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Democracy as dialogue — and the peril of excluding women from the conversation

Robin Lakoff, professor emerita of linguistics | November 8, 2012

Americans are rightly proud of our increasingly democratic form of government. But too often we call ourselves a “democracy” without asking just what that means, or ought to mean. If we were to do so, we might discover that we are less democratic than we think. Occasionally, too, the inability of some candidates for electoral … Continue reading »

Thoughts on Tax Day 2012

Robert Reich, professor of public policy | April 17, 2012

As Justice Oliver Wendell Holmes, Jr., wrote in 1904, “taxes are the price we pay for a civilized society.” But the wealthiest Americans, who haven’t raked in as much of America’s income and wealth since the 1920s, are today paying a lower tax rate than they have in over thirty years. Even though America faces … Continue reading »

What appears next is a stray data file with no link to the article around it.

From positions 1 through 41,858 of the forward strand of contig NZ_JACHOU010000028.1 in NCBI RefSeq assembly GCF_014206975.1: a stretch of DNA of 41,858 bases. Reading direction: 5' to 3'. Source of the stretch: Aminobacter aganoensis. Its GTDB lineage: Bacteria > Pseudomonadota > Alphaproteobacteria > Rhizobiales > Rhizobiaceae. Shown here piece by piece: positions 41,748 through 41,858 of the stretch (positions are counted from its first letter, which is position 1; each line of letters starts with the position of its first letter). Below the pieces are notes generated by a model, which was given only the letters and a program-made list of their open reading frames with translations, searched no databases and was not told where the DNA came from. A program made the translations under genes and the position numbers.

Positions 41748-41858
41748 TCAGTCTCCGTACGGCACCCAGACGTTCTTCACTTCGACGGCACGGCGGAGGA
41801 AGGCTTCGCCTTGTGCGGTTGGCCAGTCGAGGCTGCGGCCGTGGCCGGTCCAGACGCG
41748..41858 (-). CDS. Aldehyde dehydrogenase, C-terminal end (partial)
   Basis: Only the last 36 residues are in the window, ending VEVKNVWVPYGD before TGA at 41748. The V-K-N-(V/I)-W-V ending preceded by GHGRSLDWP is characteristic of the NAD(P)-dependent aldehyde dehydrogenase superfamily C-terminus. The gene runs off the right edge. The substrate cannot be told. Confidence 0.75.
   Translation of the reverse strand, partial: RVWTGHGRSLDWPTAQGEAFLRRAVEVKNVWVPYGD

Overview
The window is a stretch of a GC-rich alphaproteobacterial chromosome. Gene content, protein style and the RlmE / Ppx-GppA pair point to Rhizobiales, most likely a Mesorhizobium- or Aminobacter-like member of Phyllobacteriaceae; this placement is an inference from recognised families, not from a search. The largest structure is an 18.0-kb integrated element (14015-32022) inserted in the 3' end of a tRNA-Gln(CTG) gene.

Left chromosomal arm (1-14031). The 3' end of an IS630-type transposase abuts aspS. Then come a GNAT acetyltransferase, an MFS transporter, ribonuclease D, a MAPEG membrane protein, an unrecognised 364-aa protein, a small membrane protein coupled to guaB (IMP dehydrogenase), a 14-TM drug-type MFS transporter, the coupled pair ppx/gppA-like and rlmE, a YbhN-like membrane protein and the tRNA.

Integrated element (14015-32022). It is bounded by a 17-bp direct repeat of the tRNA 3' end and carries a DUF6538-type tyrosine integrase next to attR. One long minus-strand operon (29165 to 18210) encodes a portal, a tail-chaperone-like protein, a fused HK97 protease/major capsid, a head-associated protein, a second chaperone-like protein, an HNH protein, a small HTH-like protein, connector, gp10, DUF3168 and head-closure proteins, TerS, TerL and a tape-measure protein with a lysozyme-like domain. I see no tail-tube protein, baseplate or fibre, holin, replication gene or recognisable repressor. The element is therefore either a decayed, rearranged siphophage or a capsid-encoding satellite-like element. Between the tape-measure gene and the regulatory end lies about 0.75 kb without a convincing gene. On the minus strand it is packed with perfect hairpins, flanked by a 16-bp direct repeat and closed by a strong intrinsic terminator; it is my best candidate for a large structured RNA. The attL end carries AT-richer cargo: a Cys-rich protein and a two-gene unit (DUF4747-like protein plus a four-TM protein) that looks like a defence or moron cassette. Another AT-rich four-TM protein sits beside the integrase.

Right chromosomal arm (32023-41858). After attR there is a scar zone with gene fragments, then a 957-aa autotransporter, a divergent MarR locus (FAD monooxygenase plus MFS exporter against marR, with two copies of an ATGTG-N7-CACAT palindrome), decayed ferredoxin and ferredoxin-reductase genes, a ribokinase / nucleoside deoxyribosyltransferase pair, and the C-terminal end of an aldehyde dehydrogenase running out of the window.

Occupy elections, with a simple message

George Lakoff, professor emeritus of linguistics | December 1, 2011

What’s next? That’s the question being asked as cities close down Occupy encampments and winter approaches. The answer is simple. Just as the Tea Party gained power, the Occupy Movement can. The Occupy movement has raised awareness of a great many of America’s real issues and has organized supporters across the country. Next comes electoral … Continue reading »

Occupiers occupied: The hijacking of the First Amendment

Robert Reich, professor of public policy | November 17, 2011

A funny thing happened to the First Amendment on its way to the public forum. According to the Supreme Court, money is now speech and corporations are now people. But when real people without money assemble to express their dissatisfaction with the political consequences of this, they’re treated as public nuisances and evicted. First things … Continue reading »